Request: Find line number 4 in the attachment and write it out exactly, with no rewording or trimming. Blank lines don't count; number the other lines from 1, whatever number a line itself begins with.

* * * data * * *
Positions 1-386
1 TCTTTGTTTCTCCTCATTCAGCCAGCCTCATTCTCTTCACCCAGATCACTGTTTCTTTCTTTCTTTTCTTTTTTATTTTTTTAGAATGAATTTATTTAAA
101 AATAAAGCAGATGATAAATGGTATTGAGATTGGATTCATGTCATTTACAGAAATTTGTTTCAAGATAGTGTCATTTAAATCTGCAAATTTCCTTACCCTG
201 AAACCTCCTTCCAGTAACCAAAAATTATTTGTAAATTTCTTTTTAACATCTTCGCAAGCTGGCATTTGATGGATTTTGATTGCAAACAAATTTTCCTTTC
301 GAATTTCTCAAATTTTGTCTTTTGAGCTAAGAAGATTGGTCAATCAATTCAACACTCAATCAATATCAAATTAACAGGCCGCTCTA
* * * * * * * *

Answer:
201 AAACCTCCTTCCAGTAACCAAAAATTATTTGTAAATTTCTTTTTAACATCTTCGCAAGCTGGCATTTGATGGATTTTGATTGCAAACAAATTTTCCTTTC